In my last post I mentioned that RTC deals a lot with pharmaceutical clients. Well they do. Pharma is an interesting beast, and Dii’s department head, Carly Lesser, has been known to say, “If you can do pharma, everything else is easy”. This is probably pretty close to true as I’ve come to learn. Pharma is heavily regulated, and when I say heavily I mean scrutinized in detail many times over by internal, client, and FDA legal teams. You must remember that patient safety is at risk when it comes to prescription drugs, so all marketing materials have to be extra-super-factual. I’ve learned much and more about pharmaceutical regulations and how to be creative and still comply with them. It’s amazing how careful you have to be. Here a concept you will soon learn to love and hate:
- Fair Balance: This is the biggie. All drugs have important safety information (ISI); if you look on any prescription box you’ll see it. Any time, and I do mean any time, there is a claim in piece of marketing about how well the drug works, what it does, or what diseases it’s meant for, FULL ISI (all the wonderful little details) must be included on the same page. Always. On top of this, ISI has to be formatted in the same way so that people don’t perceive it to be less important. Fair balance might be the toughest obstacle to creative inspiration.
As an example, working on one pitch, the team had laid out a really slick design for their concept. It was really cool, and I had a blast helping out. Unfortunately we found out later that our design wouldn’t comply with the FDA because it didn’t include ISI on every screen. The team scrambled to come up with a design that included an ISI side bar. Then we later found out the bar wasn’t wide enough. It was messy but in the end it was still a pretty awesome design.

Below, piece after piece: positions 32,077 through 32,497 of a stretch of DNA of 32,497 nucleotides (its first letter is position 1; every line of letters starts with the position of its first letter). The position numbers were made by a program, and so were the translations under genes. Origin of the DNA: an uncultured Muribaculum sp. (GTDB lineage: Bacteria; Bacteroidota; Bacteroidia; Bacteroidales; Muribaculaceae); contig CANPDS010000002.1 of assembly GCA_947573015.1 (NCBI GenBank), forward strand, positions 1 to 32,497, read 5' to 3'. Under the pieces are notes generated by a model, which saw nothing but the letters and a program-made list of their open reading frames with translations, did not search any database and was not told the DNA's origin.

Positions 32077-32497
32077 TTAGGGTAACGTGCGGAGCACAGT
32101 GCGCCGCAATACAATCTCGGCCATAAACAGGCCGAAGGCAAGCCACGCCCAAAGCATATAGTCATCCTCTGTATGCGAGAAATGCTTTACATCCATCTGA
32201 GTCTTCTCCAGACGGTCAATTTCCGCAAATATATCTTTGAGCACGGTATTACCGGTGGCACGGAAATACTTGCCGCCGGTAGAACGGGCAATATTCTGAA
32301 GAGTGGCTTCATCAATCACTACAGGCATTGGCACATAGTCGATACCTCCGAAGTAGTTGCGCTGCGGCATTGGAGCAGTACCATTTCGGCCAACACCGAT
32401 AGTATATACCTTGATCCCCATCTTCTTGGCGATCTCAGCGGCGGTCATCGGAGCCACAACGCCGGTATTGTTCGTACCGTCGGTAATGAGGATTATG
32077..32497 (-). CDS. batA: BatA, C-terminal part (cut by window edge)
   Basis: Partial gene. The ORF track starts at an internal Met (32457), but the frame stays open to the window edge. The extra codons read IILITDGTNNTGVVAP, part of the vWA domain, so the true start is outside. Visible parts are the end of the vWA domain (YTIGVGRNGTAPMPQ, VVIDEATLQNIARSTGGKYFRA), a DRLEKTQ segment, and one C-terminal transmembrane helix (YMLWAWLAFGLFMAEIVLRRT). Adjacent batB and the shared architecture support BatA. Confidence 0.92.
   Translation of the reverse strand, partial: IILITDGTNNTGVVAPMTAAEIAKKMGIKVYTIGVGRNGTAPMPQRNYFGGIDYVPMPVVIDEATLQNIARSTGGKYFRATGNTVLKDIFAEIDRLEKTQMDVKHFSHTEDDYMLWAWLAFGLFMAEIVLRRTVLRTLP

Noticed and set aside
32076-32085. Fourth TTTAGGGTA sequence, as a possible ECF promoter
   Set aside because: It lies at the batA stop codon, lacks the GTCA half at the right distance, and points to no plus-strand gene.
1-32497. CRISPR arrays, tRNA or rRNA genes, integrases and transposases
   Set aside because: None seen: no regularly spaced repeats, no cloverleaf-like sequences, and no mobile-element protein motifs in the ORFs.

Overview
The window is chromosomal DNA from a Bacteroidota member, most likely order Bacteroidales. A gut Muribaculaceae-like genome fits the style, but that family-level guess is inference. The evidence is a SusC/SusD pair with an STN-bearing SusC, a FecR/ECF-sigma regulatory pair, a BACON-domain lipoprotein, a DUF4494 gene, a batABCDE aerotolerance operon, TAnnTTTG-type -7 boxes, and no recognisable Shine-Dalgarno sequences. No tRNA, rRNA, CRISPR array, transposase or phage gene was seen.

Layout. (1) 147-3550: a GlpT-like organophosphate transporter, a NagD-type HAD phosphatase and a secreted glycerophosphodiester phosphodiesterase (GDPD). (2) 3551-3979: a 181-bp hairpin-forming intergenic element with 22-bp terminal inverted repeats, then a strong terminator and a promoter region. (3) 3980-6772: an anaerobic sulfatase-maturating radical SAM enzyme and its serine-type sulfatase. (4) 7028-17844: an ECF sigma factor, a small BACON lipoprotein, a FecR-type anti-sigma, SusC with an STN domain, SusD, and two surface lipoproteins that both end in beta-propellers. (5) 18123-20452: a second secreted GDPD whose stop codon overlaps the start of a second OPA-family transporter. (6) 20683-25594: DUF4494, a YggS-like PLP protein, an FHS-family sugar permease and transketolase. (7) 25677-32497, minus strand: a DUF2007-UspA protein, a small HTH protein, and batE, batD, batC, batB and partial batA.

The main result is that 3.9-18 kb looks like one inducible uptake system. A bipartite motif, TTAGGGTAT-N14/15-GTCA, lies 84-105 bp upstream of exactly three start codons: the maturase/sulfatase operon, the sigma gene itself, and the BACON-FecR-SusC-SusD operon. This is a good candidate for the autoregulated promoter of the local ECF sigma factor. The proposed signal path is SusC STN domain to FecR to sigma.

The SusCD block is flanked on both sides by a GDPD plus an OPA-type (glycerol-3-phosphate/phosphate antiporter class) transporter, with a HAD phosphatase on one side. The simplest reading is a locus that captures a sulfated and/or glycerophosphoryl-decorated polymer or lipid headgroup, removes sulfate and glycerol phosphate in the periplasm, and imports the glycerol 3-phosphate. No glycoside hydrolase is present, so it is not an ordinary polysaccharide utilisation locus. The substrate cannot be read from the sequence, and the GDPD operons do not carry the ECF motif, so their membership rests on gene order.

I’ll give you a warning in regards to the research you’ll be doing on pharma subjects. It is not glamorous. It will hurt you. It will make you cringe. You’ll face many nights where you’ll go home and want to wash your eyes out with Purell. Nothing says pleasant reading like detailed conversations about Menopause or Crohn’s Disease. I think I’ve read the word diarrhea more times in one day than anyone should have to in a year and one post from last year contained the word “frothy” and I don’t even want to explain why. Eventually, you get used to it and then nothing gross will ever faze you. Suffice it to say I haven’t gotten to that point yet.
What is interesting about pharma research is how the patients talk to one another online. There’s a lot of trust between them and behind the anonymity of a username, users can speak freely, ask questions, and be very, very graphic. Discovering patterns in emotion or attitude can be enjoyable and some people have really interesting things to say; unfortunately sometimes the amount of time you spend looking for stuff can make the research tedious and frustrating. I’ve grown to enjoy the research more over the summer. It remains tedious, but once you find an insight that you know will surprise or excite the team it’s worth all the trouble. Some of this information is really hard to find as well, and the process of digging through the depths of sites, weeding through posts until you find something useful or credible, will make you much better at doing research for school projects; a nice perk.
To get back to what I was saying at the beginning, if you can get through pharma you can get through anything. When you’re finally freed from FDA restrictions your imagination will go wild. I personally think, for what it’s worth, that it looks impressive to have experience working in a regulated industry, and of course you succeeded because you’re an awesome intern right? If you’re feeling proactive and curious, familiarize yourself with the FDA warning letters and take a look at the Dose of Digital blog for some tips on pharma marketing. You’ll have a lot of learning to do when you start but it’s definitely worthwhile.
Stay tuned! I have one last post coming next week on some of the benefits you'll get from this internship.